Letters

Whitchurch can expect years of chaos at new Velindre site

velindre construction

Traffic and pollution among the many things Whitchurch can expect

The Velindre campaign has sought assistance for its plans for a new hospital from public personalities such as Julie Morgan AM and Jonathan Davies. Unfortunately, they are only armed with one side of the story much to the consternation of this community.

Here are a few facts:

• We were originally told that the proposal was not financially based. It is in fact part of a strategic plan to build a new facility financed in whole or in part by the development of the old Velindre and Whitchurch Hospital sites. Quid pro quo.

• We were told that the Whitchurch Hospital site is too small. Not true. The footprint of the facility can be transposed comfortably onto the Velindre/Whitchurch Hospital site.

• We are told that Whitchurch Hospital is a Grade 2 Listed building, consequently restricting its potential for development. One of the reasons that the old hospital site was listed is that it is “Included as the best example in Wales of a large mental hospital using echelon plan form, and for its special architectural interest.” I assume that once the old site ceases to be a ‘mental hospital’, its grading will be instantly lost.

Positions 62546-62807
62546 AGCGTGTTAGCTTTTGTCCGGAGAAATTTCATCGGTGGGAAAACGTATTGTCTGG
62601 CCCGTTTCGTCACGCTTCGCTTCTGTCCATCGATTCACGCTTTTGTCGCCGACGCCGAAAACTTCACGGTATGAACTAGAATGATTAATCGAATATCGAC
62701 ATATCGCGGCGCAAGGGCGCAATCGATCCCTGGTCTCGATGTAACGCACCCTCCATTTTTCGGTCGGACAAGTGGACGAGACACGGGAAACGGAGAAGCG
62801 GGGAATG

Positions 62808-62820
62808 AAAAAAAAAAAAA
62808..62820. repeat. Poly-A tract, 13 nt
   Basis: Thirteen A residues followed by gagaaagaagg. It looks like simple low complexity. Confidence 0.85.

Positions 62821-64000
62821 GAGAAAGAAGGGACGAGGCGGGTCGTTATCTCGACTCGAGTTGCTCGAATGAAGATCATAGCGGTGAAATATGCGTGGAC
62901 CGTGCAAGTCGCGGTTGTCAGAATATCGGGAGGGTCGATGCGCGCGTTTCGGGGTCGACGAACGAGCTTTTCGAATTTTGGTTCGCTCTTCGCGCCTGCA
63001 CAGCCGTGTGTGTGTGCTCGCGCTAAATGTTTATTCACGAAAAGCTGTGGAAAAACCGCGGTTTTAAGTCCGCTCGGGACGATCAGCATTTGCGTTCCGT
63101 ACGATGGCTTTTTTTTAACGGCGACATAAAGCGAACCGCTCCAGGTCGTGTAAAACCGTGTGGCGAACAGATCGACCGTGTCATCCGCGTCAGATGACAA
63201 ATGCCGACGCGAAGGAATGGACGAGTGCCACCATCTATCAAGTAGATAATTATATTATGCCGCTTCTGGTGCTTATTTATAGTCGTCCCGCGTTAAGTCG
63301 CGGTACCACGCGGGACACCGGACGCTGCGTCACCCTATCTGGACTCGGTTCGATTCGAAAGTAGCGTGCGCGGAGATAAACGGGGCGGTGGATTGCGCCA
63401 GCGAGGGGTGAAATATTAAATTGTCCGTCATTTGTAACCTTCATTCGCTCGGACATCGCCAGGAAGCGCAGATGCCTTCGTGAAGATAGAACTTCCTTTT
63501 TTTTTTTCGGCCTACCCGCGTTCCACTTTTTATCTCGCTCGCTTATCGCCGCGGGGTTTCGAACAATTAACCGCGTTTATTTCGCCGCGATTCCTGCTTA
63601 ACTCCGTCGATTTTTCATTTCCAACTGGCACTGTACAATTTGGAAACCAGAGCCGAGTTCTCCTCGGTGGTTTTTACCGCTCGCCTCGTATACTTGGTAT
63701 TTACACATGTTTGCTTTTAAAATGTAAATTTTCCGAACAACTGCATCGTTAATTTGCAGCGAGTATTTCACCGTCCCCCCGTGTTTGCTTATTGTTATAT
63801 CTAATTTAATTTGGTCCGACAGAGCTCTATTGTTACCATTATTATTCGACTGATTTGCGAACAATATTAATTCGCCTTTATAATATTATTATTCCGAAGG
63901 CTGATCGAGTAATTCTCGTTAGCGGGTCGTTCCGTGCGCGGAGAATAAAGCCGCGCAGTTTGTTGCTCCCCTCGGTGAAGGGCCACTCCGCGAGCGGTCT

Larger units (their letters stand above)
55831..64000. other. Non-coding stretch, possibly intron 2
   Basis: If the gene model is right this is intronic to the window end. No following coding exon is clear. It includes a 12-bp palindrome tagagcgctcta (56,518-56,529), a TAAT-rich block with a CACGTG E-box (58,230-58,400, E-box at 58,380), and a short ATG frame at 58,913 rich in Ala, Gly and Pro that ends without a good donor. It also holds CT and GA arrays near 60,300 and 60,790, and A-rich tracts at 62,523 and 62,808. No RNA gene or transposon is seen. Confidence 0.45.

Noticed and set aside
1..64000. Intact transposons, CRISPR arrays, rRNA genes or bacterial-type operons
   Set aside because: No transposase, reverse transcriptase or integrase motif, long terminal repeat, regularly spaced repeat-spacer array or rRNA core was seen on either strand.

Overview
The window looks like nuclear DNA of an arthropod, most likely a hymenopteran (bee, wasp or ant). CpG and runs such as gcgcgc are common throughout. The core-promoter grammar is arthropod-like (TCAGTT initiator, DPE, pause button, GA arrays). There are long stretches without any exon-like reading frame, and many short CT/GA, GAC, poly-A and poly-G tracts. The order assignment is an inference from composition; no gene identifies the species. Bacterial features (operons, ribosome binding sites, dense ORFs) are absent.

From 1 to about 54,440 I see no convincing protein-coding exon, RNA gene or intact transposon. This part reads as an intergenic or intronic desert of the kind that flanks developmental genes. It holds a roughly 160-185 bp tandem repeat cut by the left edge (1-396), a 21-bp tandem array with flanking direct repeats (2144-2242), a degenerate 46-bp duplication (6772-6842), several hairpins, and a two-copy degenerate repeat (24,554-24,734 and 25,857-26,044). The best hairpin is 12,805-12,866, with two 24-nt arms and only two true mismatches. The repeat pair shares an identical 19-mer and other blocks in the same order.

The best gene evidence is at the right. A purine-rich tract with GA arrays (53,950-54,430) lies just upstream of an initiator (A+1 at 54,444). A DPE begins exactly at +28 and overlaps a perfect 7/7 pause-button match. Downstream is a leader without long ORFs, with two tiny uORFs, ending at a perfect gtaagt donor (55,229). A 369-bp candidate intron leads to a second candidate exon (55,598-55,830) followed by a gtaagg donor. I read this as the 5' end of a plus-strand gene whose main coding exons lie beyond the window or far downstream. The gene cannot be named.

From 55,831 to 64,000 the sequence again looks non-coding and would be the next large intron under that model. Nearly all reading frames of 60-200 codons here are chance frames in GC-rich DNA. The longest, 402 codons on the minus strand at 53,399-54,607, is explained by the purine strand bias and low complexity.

• The impact and turmoil of years of building and construction on one site followed by the other will then be followed by the chaotic aftermath of both developed sites.

• There are other advantages of using the brownfield site in that it has the attraction of a more regulated and gradual development over time.

• The construction phase alone comes with intolerable traffic activity and turmoil.

• Extensive alterations to the Coryton roundabout at Asda will predictably cause all sorts of traffic issues and disruption and lead to long term problems and wider implications to the economy of Cardiff centre.

• These proposed alterations are exorbitant in cost and at taxpayers expense.

• The whole planning system/procedure is flawed, in favour of the developer/applicant who have years of professional and specialist interventions and are usually well resourced. The public have just weeks to act on their wits and individual intelligence.

This is unjust and unfair.

Terry Chard
Whitchurch

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